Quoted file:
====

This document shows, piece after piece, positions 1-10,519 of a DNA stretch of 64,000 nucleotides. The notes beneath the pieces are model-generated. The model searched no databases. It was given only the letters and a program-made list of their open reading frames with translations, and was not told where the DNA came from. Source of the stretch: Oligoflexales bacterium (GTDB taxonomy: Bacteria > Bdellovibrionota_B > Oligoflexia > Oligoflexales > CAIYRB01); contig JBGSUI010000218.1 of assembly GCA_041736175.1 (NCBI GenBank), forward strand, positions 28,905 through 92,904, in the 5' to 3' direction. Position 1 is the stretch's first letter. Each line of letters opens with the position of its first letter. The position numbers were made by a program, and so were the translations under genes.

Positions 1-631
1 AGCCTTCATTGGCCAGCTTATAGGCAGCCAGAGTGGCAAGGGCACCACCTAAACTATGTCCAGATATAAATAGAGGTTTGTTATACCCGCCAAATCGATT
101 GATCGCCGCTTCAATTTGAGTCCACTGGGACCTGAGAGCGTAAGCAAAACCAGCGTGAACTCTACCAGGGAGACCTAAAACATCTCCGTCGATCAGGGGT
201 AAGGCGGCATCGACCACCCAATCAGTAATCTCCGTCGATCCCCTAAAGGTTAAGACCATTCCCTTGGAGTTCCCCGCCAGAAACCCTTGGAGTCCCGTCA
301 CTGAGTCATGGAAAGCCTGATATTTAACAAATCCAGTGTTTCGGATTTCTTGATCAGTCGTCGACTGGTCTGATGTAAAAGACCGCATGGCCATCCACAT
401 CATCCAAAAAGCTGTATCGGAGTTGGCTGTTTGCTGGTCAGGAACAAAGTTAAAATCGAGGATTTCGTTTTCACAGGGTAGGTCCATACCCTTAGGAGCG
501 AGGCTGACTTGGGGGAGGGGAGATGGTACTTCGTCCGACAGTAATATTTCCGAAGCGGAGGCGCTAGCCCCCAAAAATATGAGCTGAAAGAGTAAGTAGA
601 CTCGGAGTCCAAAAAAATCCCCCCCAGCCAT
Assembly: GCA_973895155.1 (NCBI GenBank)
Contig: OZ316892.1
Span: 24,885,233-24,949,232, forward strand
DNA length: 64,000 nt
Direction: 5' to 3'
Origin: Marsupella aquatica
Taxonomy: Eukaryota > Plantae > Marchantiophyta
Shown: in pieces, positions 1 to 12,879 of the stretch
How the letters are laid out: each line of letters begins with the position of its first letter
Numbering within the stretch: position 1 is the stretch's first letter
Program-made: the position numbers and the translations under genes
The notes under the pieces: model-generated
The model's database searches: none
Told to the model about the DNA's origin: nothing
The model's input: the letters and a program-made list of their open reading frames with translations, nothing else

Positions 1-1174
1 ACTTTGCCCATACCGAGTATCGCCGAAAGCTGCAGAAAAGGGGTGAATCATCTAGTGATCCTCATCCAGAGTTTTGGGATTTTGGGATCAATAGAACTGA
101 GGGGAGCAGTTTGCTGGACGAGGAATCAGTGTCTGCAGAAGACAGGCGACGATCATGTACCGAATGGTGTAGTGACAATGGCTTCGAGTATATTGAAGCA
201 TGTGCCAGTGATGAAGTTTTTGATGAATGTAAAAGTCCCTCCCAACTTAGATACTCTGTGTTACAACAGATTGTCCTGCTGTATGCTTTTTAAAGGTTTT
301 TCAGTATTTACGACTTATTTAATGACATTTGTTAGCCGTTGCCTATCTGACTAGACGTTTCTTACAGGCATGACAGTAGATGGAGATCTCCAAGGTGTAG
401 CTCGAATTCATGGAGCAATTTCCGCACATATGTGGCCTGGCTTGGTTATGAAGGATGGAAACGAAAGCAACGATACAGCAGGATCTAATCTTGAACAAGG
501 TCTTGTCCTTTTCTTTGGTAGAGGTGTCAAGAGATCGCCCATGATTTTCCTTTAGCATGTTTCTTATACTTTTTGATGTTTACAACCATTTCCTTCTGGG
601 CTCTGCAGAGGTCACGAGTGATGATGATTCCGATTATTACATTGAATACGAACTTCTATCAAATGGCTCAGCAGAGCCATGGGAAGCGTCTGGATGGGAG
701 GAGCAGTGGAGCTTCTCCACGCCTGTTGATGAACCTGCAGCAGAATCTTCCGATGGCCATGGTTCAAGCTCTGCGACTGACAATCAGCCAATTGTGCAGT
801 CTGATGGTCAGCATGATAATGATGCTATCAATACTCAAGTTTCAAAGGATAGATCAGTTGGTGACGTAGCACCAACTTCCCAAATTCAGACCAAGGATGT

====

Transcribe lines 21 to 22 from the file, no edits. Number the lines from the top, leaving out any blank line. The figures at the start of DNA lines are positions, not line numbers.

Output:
The notes under the pieces: model-generated
The model's database searches: none